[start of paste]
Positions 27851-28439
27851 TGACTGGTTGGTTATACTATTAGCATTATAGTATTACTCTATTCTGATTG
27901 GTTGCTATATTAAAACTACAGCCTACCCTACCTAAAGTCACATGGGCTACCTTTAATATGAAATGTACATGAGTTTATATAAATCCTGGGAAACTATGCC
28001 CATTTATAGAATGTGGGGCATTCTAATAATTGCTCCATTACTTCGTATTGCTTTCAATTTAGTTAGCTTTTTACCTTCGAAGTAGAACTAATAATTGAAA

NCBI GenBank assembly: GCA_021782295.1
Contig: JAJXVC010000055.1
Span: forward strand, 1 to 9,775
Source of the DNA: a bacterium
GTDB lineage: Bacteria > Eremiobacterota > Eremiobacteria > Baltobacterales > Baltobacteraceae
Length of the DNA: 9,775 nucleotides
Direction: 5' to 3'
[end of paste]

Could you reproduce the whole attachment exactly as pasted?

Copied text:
Positions 27851-28439
27851 TGACTGGTTGGTTATACTATTAGCATTATAGTATTACTCTATTCTGATTG
27901 GTTGCTATATTAAAACTACAGCCTACCCTACCTAAAGTCACATGGGCTACCTTTAATATGAAATGTACATGAGTTTATATAAATCCTGGGAAACTATGCC
28001 CATTTATAGAATGTGGGGCATTCTAATAATTGCTCCATTACTTCGTATTGCTTTCAATTTAGTTAGCTTTTTACCTTCGAAGTAGAACTAATAATTGAAA

NCBI GenBank assembly: GCA_021782295.1
Contig: JAJXVC010000055.1
Span: forward strand, 1 to 9,775
Source of the DNA: a bacterium
GTDB lineage: Bacteria > Eremiobacterota > Eremiobacteria > Baltobacterales > Baltobacteraceae
Length of the DNA: 9,775 nucleotides
Direction: 5' to 3'